Industry fights against the charge of recycling packagers

States across the U.S. want to adopt new recycling rules that require packaging producers to pay for their inevitable disposal. But the industry is trying to stop this trend.

Industry fights against the charge of recycling packagers

In July, Maine was the first state to implement such a program. Democratic Gov. Janet Mills signed a bill that requires producers of products that involve packaging materials to pay into a new state fund. This fund will be used for reimbursement of municipalities for waste management and recycling costs.

Oregon approved a similar bill, which is currently awaiting the signature of the Democratic Governor. Yinka Bode George, the National Caucus of Environmental Legislators' environmental health manager, stated that Kate Brown and at least six other state legislatures also have similar bills pending. She said that at least four other states' lawmakers have expressed an interest in similar bills.

States with active bills, most of which are Democratic-leaning, include states with large, influential economies such as New York and California. These states have environmentalists who believe that shifting packaging disposal costs away form taxpayers to producers is long overdue.

Bode-George stated that more laws similar to Maine's would encourage industry to reduce excessive packaging. She added that "this culture of throwing away things after only one use is part the problem." "It is important that the material producers take responsibility for them."

Maine's bill aims to reduce plastic, paper, and other packaging waste. The state requires "producer payments." Companies can lower these payments by creating their own recycling programs or reducing packaging. The fees will be paid to a private company that will reimburse municipalities for their recycling and waste management costs. It will also invest in education that aims at improving recycling and reducing packaging.

Oregon's proposed law is slightly different in that it would require producers and manufacturers of packaging to create a nonprofit group tasked with developing a recycling plan for packaging materials.

These strategies are sometimes called "extended producer liability" by advocates. They are used widely in Europe and in some Canadian provinces. The National Waste & Recycling Association is a trade association based in Virginia. It said that it supports such programs if they are focused on "incentives for creating new markets for recycled materials," as buyers are required for all of these recyclables.

Brandon Wright, spokesperson for the group, stated that "the most important thing" is that there is a market.

The moves are being resisted by many sectors of American industry, who fear that new laws could increase the cost of doing business with certain states. Industry members warn that new recycling requirements could force companies to leave those states or increase the costs for consumers.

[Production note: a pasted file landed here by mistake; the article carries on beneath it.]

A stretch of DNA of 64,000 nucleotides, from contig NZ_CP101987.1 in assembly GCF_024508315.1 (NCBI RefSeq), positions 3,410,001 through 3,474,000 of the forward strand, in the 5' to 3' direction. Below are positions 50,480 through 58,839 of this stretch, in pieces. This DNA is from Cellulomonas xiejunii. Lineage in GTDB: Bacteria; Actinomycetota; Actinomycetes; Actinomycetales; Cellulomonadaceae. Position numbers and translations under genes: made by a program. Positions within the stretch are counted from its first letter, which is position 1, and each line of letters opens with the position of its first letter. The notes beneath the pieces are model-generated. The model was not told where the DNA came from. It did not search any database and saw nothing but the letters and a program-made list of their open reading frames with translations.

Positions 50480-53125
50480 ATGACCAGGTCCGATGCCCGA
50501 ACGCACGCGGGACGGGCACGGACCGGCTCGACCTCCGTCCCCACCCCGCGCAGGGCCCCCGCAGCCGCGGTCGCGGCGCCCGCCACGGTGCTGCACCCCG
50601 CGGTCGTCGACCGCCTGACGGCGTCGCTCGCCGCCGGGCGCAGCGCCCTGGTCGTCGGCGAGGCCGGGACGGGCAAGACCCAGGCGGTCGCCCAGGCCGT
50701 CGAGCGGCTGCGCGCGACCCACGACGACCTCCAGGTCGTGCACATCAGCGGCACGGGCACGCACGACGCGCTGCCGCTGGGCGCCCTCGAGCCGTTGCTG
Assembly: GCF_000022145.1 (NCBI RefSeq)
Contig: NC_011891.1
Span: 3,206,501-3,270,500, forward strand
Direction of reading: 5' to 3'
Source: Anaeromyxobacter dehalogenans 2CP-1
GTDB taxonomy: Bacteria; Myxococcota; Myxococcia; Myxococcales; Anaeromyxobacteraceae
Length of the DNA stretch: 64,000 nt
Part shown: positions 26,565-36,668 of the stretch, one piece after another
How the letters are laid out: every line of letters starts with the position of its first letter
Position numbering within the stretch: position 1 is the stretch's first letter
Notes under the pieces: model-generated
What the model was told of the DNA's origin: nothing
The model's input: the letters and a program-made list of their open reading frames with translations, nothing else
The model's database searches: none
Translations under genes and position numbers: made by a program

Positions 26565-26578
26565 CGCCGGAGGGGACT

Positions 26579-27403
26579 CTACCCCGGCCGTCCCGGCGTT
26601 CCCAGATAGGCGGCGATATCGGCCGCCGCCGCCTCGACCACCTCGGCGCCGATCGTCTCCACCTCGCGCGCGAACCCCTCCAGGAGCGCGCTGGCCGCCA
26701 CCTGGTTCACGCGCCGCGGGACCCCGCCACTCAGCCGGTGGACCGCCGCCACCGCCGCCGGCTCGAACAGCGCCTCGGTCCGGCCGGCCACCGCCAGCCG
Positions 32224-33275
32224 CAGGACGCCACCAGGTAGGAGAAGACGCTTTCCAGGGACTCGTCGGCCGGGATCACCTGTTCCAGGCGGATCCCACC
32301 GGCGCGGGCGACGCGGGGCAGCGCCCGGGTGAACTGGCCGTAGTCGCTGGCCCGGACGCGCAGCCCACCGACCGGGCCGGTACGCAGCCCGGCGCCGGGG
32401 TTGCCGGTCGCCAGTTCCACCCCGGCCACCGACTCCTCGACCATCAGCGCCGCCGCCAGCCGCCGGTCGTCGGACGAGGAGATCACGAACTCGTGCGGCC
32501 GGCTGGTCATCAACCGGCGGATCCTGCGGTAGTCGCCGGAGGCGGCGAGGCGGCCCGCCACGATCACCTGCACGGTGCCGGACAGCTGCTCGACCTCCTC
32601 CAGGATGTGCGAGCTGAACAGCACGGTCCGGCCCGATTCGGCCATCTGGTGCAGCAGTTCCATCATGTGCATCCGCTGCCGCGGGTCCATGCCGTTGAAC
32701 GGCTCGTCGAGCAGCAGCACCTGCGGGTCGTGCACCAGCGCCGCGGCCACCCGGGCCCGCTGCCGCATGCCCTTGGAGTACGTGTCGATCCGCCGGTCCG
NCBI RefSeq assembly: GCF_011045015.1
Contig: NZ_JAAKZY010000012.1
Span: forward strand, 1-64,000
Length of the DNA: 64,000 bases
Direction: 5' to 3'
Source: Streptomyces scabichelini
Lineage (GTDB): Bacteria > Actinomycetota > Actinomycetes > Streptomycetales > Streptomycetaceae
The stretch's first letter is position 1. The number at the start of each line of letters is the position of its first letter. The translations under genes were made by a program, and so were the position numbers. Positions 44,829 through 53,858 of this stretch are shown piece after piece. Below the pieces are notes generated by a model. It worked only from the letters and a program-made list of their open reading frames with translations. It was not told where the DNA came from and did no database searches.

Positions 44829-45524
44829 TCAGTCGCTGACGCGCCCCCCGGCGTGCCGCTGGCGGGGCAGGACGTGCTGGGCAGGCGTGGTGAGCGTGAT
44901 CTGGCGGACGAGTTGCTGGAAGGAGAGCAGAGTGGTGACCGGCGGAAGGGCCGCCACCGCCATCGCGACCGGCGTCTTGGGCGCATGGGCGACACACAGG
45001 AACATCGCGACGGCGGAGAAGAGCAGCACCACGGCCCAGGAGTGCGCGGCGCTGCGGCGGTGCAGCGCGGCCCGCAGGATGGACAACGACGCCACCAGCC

The American Institute for Packaging and the Environment (AMERIPEN), which represents the packaging industry, asked Mills for a veto of Maine's bill. The group's executive director Dan Felton said that the group plans to take an active part in any rulemaking process.

AMERIPEN had hoped to collaborate with Maine to create a new recycling program. However, the law approved leaves producers and people of Maine out of the process and forces them to pay the bill for a system in which the Maine Department of Environmental Protection is solely responsible. Felton stated.

Industries that rely on packaging but don't directly work in it have expressed concern about the proposed recycling laws. Robert Luria is the Scotts Miracle-Gro Company's government relations manager. He stated to a state committee that Maine's proposed recycling law has the potential to improve efficiency in Maine's recycling process.

Recycling, particularly of plastics, has been further complicated by China's decision to stop accepting plastic waste from other countries.

Advocates believe that the new recycling laws could reduce dependence on single-use plastic products and help solve this waste disposal problem. The bill in Maine sent "a strong message that it's now time for big companies and brands to do its part to curb plastic pollution, reduce wasteful packaging," Sarah Nichols from the Natural Resources Council of Maine said.

Maine industry representatives opposed to the bill are aware of the changes coming and are working together with the state on rules that they can accept.

Christine Cummings (executive director of the Maine Grocers & Food Producers Association) said that industry is also preparing to follow Maine's lead.

Cummings stated that "I believe this is just the beginning of what this program can evolve into both in Maine as well as around the country."

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